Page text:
ST. LOUIS – Joe Mason’s timeshare trouble in Branson, Missouri, started innocently enough.
“When we first signed up for this, this isn’t a timeshare. We’re a vacation package, you know, a destination kind of package,” Mason said. “We’re not a timeshare at all. They preached that to us 100 different times.”
The Topeka, Kansas, resident is now fighting to get out of the deal.
“You broke the contract with us. We want our money back. And they won’t listen to us,” Mason said. “They won’t do anything about it. They’re just, keep paying us; you’re stuck in it. That’s it.”
Stories like Mason’s are peppered throughout the latest Better Business Bureau investigation into timeshares and vacation clubs.
“We’re really seeing that consumers feel they’re pressured into contracts that they don’t quite understand,” said Brian Edwards, a BBB investigator. “That they are signing up for these timeshares being told they are very easy to resell or get rid of, and it turns out these are often lifetime contracts that are very difficult to get out of.”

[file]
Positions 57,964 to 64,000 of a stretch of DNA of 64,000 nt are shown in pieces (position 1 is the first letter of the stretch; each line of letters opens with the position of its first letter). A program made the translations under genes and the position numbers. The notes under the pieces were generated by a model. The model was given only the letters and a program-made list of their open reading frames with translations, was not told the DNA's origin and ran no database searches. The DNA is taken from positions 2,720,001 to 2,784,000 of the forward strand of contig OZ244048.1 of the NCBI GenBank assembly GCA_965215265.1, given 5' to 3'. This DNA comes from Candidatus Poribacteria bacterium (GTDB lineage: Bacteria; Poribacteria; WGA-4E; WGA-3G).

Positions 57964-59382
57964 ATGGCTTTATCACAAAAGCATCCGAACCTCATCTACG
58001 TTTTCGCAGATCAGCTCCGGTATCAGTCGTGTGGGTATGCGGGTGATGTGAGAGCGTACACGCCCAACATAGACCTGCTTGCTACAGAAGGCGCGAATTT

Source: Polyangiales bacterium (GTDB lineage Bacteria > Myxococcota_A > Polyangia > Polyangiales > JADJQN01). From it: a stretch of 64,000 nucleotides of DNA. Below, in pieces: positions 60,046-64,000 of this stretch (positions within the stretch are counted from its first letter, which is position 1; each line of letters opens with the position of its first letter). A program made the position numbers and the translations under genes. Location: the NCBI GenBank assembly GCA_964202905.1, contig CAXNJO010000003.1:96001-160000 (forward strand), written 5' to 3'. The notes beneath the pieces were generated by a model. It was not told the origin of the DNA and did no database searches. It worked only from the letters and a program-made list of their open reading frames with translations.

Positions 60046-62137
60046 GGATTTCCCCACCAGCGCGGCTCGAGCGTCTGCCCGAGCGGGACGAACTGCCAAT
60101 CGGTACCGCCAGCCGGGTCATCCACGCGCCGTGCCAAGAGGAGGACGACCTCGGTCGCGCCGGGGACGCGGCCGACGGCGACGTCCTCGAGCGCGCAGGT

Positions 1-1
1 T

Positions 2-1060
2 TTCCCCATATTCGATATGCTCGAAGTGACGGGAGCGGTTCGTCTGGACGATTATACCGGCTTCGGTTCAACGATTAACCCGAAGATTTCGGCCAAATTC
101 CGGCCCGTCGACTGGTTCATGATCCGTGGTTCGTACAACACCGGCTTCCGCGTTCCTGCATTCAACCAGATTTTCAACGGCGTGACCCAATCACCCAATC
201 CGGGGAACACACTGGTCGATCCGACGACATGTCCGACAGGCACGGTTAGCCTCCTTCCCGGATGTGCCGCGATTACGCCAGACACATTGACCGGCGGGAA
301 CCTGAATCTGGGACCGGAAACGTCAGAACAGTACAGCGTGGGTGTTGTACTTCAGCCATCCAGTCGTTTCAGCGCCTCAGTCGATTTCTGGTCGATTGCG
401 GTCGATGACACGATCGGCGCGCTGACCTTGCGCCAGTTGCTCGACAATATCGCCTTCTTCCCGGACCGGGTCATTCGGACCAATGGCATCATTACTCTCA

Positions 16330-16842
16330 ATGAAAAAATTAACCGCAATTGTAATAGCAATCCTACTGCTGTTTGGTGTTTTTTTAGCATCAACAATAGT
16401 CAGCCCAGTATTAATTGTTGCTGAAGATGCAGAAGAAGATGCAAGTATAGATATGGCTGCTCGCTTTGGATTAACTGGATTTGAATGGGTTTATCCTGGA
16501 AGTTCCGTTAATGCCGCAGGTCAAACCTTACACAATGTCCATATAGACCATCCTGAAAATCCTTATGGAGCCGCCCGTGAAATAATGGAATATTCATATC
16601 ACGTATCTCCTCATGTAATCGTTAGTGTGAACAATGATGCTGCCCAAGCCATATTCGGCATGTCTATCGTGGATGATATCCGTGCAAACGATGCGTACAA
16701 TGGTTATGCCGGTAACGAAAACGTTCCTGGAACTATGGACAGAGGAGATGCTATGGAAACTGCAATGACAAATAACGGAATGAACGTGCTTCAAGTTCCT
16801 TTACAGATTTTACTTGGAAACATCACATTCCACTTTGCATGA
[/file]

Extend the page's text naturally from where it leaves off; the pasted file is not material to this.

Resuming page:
According to the American Resort Development Association, Missouri had the seventh-highest number of timeshare properties in the country last year. Since 2020, the BBB said Missouri’s timeshare industry has generated the third-most complaints nationally. The report found that timeshare exit companies often don’t follow through on their promises to help consumers.
“They’ve been able to unfortunately convince consumers to hand over several thousands of dollars,” Edwards said. “When, in reality, a lot of these exit companies have no more ability to help people get out of their timeshares than those people have themselves.”
Edwards and Mason share this advice.
“If they’re thinking about purchasing a timeshare, they should do their research online,” Mason said. “Stay away from deals that seem too good to be true; do their research, and don’t be pressured into buying anything. If people have a timeshare, and they’re looking to get rid of it, they should be contacting their resort.”
“Stay completely away from them,” Mason said.